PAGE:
July provides the perfect opportunity to introduce a child to angling. With temperatures high and smallmouth bass feisty and plentiful, kids can readily develop a life long love of fishing during this month. Kids readily learn introductory fishing skills, as long as parents/guardians take the time to provide instruction in a fun and supportive manner. Small “kid sized” rods and reels fit well in tiny hands are well worth the investment. With fun designs like Batman and Barbie a child is sure to go wild when they are unveiled. Even if on a budget, have no worry that any kid will be entertained for hours with a stick having a bit of line and a bobber, hook and worm attached to the end. Equipment for fishing does not need to be complex for kids to have fun, what is most important is the quality time spent with a child in these situations helping them build enthusiasm about the great outdoors.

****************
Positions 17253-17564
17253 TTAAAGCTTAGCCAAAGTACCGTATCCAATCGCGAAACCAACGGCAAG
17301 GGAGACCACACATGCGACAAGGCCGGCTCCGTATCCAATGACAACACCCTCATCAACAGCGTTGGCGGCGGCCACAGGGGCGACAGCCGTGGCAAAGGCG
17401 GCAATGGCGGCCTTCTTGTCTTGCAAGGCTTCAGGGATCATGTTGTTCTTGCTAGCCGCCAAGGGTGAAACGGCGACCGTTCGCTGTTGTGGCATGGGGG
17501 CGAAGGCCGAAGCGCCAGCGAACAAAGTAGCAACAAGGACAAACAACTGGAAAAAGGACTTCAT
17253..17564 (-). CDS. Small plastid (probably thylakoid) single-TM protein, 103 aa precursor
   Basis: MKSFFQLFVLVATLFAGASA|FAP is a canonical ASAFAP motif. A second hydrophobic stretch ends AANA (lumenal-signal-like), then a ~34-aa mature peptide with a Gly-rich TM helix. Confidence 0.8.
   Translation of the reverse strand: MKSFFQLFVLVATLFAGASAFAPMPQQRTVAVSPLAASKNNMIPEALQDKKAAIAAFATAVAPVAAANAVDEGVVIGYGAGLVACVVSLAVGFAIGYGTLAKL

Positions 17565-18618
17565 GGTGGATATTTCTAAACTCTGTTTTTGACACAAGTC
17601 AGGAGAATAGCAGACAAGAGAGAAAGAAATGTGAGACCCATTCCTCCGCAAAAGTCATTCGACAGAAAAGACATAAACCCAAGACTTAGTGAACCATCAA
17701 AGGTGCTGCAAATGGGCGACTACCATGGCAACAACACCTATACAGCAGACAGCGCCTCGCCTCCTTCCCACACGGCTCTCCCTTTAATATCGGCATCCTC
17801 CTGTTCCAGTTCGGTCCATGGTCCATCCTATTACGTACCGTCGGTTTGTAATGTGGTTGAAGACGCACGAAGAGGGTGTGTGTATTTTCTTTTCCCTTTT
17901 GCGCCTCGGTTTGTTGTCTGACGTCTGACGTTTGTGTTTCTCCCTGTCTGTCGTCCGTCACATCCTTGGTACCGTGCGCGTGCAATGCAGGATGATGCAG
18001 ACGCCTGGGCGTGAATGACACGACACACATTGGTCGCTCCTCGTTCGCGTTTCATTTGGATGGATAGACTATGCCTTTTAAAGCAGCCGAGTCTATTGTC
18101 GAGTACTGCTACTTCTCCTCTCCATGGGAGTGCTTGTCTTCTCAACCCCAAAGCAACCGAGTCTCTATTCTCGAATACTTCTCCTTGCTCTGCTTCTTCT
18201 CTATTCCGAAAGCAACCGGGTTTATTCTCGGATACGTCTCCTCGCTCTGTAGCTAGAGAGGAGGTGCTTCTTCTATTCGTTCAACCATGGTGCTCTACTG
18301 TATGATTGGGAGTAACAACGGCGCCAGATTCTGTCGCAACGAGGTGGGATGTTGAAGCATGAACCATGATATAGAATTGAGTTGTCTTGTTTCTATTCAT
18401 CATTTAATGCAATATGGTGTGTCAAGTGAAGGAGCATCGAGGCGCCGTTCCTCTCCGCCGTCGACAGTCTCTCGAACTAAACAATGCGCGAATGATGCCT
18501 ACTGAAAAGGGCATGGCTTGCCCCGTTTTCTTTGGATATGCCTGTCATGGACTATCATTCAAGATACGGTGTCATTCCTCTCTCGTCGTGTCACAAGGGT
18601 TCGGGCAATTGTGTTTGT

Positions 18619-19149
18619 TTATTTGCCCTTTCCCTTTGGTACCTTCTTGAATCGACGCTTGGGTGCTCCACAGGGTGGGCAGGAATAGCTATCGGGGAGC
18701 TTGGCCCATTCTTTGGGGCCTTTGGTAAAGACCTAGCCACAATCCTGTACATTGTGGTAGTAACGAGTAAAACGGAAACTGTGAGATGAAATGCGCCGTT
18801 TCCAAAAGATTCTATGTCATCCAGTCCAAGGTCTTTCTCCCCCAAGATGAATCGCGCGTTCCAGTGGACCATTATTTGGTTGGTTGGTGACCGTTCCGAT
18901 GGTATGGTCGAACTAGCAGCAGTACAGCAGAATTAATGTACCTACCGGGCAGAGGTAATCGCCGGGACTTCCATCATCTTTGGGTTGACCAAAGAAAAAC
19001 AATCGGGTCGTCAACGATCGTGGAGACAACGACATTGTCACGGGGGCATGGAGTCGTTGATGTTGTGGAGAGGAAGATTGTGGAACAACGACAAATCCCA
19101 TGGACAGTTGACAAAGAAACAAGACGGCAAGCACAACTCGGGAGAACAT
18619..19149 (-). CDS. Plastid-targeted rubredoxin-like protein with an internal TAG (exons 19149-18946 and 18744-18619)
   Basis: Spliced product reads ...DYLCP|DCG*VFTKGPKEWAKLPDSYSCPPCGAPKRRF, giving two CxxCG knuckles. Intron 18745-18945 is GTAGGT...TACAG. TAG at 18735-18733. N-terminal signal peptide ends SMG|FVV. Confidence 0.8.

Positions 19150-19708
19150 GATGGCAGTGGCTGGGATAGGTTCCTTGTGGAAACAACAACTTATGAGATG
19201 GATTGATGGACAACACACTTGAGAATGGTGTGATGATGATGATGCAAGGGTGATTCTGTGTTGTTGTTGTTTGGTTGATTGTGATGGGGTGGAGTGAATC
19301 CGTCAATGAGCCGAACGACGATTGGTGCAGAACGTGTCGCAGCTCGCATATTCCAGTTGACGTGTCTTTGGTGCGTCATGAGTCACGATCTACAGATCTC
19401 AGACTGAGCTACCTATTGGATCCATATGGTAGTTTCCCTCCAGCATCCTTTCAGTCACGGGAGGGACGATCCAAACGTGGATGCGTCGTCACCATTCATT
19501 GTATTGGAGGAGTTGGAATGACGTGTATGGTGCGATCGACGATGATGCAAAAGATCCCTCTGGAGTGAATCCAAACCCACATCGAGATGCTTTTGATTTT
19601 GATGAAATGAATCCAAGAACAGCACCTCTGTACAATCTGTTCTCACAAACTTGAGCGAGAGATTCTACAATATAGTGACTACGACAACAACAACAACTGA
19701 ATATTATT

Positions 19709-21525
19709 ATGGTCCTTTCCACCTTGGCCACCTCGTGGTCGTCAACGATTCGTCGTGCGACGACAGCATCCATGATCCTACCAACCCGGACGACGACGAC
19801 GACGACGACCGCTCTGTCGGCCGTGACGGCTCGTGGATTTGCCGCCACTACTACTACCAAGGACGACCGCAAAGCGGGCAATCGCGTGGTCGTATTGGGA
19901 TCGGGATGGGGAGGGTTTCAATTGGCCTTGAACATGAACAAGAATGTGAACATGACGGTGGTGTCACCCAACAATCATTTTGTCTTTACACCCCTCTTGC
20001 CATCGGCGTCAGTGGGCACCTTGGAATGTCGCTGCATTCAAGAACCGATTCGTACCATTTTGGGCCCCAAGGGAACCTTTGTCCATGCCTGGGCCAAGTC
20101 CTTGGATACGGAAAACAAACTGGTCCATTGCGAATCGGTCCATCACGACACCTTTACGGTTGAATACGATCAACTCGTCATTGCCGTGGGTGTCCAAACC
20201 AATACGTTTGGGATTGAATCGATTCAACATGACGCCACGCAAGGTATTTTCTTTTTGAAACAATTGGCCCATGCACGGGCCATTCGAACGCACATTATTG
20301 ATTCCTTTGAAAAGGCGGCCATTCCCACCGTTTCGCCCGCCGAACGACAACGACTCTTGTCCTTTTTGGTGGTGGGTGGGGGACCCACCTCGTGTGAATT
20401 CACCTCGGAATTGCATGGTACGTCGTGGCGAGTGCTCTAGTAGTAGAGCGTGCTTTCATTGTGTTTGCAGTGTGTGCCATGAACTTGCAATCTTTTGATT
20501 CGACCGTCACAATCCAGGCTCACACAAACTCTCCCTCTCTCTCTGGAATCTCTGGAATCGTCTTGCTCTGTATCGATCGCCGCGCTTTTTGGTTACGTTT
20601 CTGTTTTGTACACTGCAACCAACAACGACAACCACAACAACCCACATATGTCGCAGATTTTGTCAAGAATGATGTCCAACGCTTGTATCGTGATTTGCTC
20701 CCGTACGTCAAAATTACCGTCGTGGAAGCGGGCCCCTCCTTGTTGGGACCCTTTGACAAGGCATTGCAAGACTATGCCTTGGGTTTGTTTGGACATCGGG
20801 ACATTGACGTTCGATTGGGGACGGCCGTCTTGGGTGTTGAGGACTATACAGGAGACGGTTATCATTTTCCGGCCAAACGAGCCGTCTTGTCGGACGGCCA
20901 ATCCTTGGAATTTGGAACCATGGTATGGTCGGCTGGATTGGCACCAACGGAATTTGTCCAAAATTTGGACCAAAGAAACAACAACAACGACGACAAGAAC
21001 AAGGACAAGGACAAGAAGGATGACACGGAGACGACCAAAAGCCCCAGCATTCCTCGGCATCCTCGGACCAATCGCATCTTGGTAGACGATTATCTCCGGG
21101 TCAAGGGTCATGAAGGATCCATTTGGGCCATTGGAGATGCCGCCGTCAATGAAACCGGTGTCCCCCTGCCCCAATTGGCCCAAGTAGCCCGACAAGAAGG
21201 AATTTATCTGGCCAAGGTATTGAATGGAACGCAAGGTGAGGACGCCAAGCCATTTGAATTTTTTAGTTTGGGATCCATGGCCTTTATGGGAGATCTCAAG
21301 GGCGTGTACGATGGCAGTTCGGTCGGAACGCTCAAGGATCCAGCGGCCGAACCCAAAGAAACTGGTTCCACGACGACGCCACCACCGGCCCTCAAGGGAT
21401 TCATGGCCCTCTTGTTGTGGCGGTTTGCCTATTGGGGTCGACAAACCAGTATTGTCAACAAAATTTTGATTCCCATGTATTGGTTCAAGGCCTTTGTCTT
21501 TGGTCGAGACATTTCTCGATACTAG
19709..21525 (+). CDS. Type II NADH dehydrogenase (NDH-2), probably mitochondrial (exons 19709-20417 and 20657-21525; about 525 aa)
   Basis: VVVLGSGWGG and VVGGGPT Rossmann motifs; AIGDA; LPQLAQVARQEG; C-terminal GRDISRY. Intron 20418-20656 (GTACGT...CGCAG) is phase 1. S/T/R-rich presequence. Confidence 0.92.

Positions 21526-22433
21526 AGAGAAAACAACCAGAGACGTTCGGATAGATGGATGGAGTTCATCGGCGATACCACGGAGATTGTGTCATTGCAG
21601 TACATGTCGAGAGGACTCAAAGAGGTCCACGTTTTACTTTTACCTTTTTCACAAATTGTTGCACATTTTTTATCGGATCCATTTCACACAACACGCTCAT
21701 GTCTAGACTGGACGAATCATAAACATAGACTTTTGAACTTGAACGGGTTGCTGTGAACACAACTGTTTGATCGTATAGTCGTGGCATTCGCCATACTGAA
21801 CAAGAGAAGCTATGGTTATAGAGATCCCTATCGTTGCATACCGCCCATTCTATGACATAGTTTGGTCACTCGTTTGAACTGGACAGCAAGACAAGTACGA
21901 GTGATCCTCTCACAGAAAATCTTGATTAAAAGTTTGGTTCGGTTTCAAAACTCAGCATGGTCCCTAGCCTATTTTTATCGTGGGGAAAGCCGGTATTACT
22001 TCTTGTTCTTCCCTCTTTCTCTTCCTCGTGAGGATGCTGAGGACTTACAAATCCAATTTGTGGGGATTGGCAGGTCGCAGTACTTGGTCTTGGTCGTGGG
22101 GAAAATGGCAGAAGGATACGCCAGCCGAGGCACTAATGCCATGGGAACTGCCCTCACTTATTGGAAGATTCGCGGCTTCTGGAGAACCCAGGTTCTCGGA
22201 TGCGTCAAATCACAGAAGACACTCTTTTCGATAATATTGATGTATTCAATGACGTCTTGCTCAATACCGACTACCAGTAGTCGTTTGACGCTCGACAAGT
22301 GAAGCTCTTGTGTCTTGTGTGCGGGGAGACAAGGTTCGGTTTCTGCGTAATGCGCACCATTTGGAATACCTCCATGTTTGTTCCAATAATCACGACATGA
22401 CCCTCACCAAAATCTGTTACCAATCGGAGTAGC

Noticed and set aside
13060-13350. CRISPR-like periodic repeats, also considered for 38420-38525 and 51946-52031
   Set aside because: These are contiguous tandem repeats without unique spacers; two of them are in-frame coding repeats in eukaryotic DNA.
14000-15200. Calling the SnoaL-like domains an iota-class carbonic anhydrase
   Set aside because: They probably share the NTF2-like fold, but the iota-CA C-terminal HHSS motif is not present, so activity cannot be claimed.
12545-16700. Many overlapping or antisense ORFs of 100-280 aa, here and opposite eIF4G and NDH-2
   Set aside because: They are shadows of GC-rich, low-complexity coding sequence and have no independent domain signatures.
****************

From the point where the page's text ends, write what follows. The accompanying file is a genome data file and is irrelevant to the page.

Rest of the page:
Practice sessions, casting and reeling in lures, are wisely done absent of hooks, until kids develop the control needed to cast and retrieve effectively. Even then, parents/guardians will be wise to keep a watchful eye on an exuberant youngsters back casts. Casting practice is made more enjoyable for kids when you tie a hookless plastic bait (salamanders, worms, crayfish, fish, etc) onto the end of their line. The often wildly colorful lure and wiggling action make it difficult for any kid to resist exhibiting interest. Casting and retrieving on a lawn or driveway, affords a place for instruction that is readily accessible and free of some of the distractions found in more “fishy” situations. Parents need not worry about getting lures stuck in trees, on lake bottoms or anyone falling into the water. Start by having kids cast beyond a specific point, so they can slowly increase their casting distance. As distance improves, have them cast lures into hula hoops to help them improve accuracy. With continued practice, 5 year olds should be able, with guidance, to cast a hooked lure and reel in live fish, eels, mudpuppies, bullfrogs and anything else that bites their hook.